Aki Witherspoon and Chris Winston, both 20, live in transitional housing provided by the nonprofit Familylinks. They submitted their applications for low-income public housing a few days before the list closed. (Photo by Alexandra Kanik / PublicSource)
by Halle Stockton
Nearly 23,000 people live in limbo as they wait for public housing in Pittsburgh and Allegheny County.
The shortage of low-income housing is so bad that, for the first time in 17 years, Pittsburgh’s city housing authority recently closed the waitlist for the majority of its properties.
Waits for housing through both housing authorities could be years.
Aki Witherspoon and Chris Winston — two 20-year-old men who live in transitional housing provided by the nonprofit Familylinks — hope they’ll be lucky. They submitted their applications just a few days before the Pittsburgh list closed in April.
Winston, a shy man who wants to study art, said he has felt like a ghost since his father died, floating through the homes of relatives who couldn’t afford to let him stay or couldn’t stop arguing.
Asked about a pencil drawing of a house in his sketchbook, he said: “It kind of represents a place where I want to be, but it’s hard to get to.”
Chris Winston is an avid drawer who hopes to attend art school. (Photo by Alexandra Kanik / PublicSource)
Tabitha Ceryak, a case manager at Familylinks, expressed her fears for the two, who will need to leave the 18-month transitional housing program in about a year.
“If they don’t find a home, what am I supposed to do with these kids, push them out on the street?” she asked. Public housing is “so backed up I think it’s completely hopeless.”
The nation is in the midst of a public housing crisis exacerbated by a protracted recession and state and federal funding cuts. Housing authorities throughout the country are wading through long waitlists for public housing.
The District of Columbia’s housing authority, for example, closed its waitlist of 70,000 names in April for the first time, according to the Washington Post. An inspector general’s report called for closing the list after estimating an applicant requesting a one-bedroom apartment could be waiting 28 years, the newspaper reported.
Housing officials in Pittsburgh and Allegheny County said it’s not possible to give estimates of wait times because so much depends on the size and location of housing needed.
And there is no centralized database to compare public housing shortages in other cities in Pennsylvania.
There are two primary types of public-housing programs. Low-income public housing refers to residences local housing authorities manage and provide to low-income families, the elderly or people with disabilities at rents that correspond to income.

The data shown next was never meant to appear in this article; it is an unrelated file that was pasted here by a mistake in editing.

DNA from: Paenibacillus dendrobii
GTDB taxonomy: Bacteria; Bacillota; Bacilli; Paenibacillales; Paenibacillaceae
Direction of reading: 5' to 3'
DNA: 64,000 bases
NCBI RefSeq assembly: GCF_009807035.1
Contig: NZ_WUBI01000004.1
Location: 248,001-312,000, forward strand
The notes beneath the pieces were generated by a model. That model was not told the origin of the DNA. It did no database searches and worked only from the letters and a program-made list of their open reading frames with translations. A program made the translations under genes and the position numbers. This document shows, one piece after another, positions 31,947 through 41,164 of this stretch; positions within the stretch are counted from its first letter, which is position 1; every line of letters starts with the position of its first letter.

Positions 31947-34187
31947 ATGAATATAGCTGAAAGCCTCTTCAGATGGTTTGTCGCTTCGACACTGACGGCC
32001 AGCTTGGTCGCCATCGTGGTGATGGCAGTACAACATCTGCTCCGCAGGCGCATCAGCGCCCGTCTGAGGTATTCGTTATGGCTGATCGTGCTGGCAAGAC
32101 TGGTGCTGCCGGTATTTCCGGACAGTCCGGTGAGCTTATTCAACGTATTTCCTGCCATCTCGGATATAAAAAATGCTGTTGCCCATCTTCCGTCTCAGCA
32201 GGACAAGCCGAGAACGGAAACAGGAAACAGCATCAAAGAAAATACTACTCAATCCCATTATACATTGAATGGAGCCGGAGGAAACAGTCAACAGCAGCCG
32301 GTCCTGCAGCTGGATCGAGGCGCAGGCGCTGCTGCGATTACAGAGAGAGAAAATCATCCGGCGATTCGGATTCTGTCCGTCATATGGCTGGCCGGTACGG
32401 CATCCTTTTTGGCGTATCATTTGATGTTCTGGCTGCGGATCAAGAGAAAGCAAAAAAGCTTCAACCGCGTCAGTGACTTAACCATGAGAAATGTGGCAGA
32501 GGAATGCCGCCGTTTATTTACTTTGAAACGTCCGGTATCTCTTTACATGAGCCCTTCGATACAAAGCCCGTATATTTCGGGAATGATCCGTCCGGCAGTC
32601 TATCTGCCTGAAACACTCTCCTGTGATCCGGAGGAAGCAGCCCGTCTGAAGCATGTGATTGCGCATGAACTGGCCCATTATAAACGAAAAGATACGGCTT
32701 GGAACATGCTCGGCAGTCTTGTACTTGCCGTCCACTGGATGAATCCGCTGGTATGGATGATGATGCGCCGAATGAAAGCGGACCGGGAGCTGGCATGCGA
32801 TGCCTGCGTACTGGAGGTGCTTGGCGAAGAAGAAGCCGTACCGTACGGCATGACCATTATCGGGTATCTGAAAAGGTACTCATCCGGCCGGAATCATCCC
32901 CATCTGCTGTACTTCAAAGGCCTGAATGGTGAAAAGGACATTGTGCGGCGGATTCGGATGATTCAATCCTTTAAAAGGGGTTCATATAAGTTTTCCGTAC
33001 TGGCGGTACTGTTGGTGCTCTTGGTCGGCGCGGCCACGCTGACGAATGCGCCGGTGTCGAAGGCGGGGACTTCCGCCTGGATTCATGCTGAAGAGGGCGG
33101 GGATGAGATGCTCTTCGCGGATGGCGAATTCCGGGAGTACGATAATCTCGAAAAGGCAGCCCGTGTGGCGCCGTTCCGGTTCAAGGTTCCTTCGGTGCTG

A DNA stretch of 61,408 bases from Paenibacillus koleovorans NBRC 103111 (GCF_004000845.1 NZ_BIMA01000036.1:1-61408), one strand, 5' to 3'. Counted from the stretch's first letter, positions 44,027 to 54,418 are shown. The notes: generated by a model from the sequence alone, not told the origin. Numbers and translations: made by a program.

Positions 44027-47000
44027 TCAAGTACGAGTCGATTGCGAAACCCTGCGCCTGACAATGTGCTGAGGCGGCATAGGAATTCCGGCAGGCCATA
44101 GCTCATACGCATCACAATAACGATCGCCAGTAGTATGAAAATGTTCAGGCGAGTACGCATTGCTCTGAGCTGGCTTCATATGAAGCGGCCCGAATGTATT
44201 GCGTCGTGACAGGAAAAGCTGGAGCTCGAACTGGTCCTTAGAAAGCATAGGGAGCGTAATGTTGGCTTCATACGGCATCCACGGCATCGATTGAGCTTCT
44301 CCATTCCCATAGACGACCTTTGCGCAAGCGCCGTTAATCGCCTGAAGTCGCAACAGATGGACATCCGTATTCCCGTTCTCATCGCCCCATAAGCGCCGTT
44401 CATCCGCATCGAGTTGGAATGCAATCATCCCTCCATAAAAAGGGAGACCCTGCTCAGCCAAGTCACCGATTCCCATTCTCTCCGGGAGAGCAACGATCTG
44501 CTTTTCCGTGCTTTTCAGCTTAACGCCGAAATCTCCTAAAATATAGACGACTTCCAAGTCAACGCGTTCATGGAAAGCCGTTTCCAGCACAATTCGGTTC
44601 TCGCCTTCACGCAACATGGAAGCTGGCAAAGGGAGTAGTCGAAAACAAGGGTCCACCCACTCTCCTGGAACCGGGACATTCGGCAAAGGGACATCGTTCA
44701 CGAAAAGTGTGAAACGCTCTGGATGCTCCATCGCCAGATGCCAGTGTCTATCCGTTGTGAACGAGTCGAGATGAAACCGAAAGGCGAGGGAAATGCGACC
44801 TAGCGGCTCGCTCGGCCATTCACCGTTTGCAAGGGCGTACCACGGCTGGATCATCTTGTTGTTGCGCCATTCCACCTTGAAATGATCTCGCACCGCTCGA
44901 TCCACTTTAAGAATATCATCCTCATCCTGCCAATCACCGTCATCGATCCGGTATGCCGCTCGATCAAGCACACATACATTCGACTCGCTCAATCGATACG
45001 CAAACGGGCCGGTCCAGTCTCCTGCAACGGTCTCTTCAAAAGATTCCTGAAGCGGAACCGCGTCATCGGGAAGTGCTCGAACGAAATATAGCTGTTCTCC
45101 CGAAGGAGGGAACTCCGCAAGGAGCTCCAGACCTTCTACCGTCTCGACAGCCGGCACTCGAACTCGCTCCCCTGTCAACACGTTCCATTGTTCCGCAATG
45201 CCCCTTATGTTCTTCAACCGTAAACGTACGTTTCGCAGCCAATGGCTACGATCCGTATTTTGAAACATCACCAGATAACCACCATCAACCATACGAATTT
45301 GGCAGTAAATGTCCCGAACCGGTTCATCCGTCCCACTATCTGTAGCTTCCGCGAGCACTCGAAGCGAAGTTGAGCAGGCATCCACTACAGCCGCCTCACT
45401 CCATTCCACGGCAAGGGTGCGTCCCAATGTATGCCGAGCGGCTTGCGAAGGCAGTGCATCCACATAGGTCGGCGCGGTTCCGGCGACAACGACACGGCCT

The Housing Choice Voucher program, formerly known as Section 8, provides rental subsidies to low-income individuals to rent from private landlords.
About 11,600 people are in the queue for low-income housing through the Allegheny County Housing Authority and the Housing Authority of the City of Pittsburgh.
For the voucher program, more than 11,300 people are on the city and county waitlists, which have been closed for some time.
Nearly 8,000 children are among those on waitlists for both programs.
More than 80 percent of families on the waiting lists have “extremely low incomes,” defined as less than 30 percent of the area’s median, according to the National Low Income Housing Coalition.
Ceryak said one woman who applied for low-income public housing in Pittsburgh three years ago was contacted a few months ago by the housing authority about an opening. The woman had already moved to another state.
ABUSE AND HOMELESSNESS
The lack of immediate housing assistance creates desperate situations, said Linda Couch, the coalition’s senior vice president for policy and research.
“This is why you see fires in the winter from people heating (homes with) ovens,” she said. People don’t have enough to pay their bills. “Domestic violence victims continue to stay with their abusers, and obviously the worst situation is people become homeless.”
“There are a lot of people in homeless shelters hoping their number comes up,” said Nan Roman, president of the National Alliance to End Homelessness. “If everybody who was homeless could get housing assistance, homelessness would probably end.”
Yvonne Smith of Pittsburgh is an example of how public housing can help people in dire situations.